Expedited reports from comparator drug data should be forwarded to the relevant manufacturer(s) for their
regulatory
reporting.
Registries and Databases
A registry is not a study. Cases should be treated as solicited reports (causality assessment required). It is
unnecessary for a company to attempt to routinely collect ADRs from regulatory databases.
National and international
postmarketing safety databases
Once submitted to the national drug safety monitoring program, individual case safety reports
are
stored in computerized postmarketing safety databases. Many national drug regulatory
authorities
have databases that include suspected AE/ADR
reports derived from a postmarketing reporting
system, as well as suspected AE/ADR reports from
other sources, such as the published medical literature, and sometimes certain types of serious
adverse
events (SAEs; those considered related to study
drug) from clinical trials. Examples of national
reporting systems and databases include the “Blue
Card” system (Australia), Canada Vigilance
(Canada), the Canadian Adverse Events Following
Immunization Surveillance System (CAEFISS)
database (Canada), the French Pharmacovigilance
Spontaneous Reporting System database (France),
the Adverse Drug Reaction Information Management System of the Pharmaceutical and
Medication
Devices Agency, Ministry of Health, Labor, and
Welfare (Japan), the Lareb database (Netherlands),
the SWEDIS database (Sweden), the Sentinel database (United Kingdom), the Adverse Event
Reporting system (AERS) database (United States),
and the Vaccine Adverse Event Reporting System
(VAERS) database (United States). In addition,
there are two international reporting and database
systems: EudraVigilance23 in the European Union
(run by the European Medicines Agency, EMA)
and VigiBase24 pooling data from the approximately
100 member countries of the WHO International
Drug Monitoring Programme (run by the Uppsala
Monitoring Centre, UMC). VigiBase is also the
system used as the national database by 28 pharmacovigilance centers around the world;
reports
are stored directly in VigiBase, but entered,
managed, and analyzed remotely through an
internet-based data management tool, VigiFlow

he output from the CIOMS V Working Group of 2001. This is a
very large report covering a multitude of areas in drug safety. Some
of the highlights include:
Individual Case Safety Reports
New types of individual case safety reports are now appearing, including Internet reports,
solicited reports from patient support
programs, surveys, epidemiologic studies, disease registries, regulatory and other databases,
and licensor and licensee interactions.
Consumer reports should be scrutinized and should receive appropriate attention and be
included in PSURs.

CASE SERIES
M ultiple reports of the sam e or sim ilar AEs from different patients
used in signal identification and w ork up.
Individual case safety reports on patients (the cases) w ith a susp ected adverse drug reaction
reported spontaneously or during a
trial, a cohort, or a case-control study. No control group is involved.
Elements sous droits d'auteur46 Causality
After an initial postm arketing spon tan eo u s case report is found,
additional cases should be sought in the sp o n so r’s database, the
FDA AERS database, the U ppsala database, published literature,
and other databases. Cases should be evaluated and followed up for
additional inform ation w here need ed and w here possible for signal evaluation.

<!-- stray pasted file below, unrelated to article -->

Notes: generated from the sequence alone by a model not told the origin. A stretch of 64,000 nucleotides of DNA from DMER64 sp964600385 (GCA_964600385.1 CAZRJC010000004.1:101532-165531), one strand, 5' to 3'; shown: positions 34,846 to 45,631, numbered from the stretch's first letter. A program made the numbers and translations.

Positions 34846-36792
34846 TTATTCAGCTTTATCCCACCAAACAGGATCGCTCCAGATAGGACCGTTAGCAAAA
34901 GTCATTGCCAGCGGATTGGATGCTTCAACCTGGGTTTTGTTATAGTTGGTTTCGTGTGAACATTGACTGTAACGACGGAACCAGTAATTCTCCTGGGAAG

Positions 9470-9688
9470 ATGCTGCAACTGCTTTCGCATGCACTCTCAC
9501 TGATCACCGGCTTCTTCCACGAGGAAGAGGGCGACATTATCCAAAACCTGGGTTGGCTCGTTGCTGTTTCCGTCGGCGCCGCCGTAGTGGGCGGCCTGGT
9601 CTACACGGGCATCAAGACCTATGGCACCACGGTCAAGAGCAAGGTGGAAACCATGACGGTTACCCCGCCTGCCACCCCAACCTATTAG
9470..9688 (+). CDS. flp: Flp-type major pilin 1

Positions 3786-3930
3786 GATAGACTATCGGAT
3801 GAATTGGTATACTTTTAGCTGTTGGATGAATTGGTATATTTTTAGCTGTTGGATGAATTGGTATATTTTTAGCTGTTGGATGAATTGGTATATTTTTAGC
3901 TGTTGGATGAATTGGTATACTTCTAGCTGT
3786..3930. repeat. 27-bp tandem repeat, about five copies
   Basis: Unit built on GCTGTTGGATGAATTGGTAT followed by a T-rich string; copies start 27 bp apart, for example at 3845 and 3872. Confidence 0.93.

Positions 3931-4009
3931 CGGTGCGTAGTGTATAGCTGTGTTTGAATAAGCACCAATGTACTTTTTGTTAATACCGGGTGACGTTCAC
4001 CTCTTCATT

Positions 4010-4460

Literature Reports
Literature reports should be sought in at least two internationally
recognized literature databases realizing, however, that publications may be a source of false
information and signals.
Broadcast and lay media should not ordinarily be monitored.
If the product source or brand is not specified, a company should
assume it was its product.
If there is a contractual agreement between two or more companies (e.g., for comarketing),
the contract should specify the responsibility for literature searches and reporting.
English should be the standard language for literature report
translations.
The clock starts when a case is recognized to have the four minimum criteria for reportability
(reporter, patient, drug, event).
Elements sous droits d'auteurCIOMS V Report 61
The Internet
A procedure should be in place to ensure daily screening of a company's or regulator's
website(s) to identify potential case reports,
but companies and regulators do not need to routinely monitor
the Internet beyond their own sites for AEs.
Solicited Reports
Solicited reports should be regarded as distinct from spontaneous
unsolicited reports. They should be processed separately and so
identified in expedited and periodic reporting.
For regulatory reporting, solicited reports should be handled in
the same way as study reports. Causality assessments are needed.
Clinical Trials and Studies
Quality-of-life studies should be handled like clinical trial data.
Epidemiologic studies should have the same reporting rules for
suspected ADR cases as clinical trials.
For epidemiologic studies, unless there is specific attribution in
an individual case, expedited reporting is generally not appropriate.
If relevant, studies should be summarized in PSURs.
Expedited reports from comparator drug data should be forwarded to the relevant
manufacturer(s) for their regulatory
reporting.
Registries and Databases
A registry is not a study. Cases should be treated as solicited reports
(causality assessment required).
It is unnecessary for a company to attempt to routinely collect
ADRs from regulatory databases.

MANAGEMENT OF ADR AND ADE DATA
In monitoring the safety of products, pharmaceutical companies need to
comply with worldwide regulations as well as the primary requirement of
helping doctors to prescribe safely. The intent in this chapter is not to provide
a comprehensive review but to provide an insight into the methods of managing
ADR data.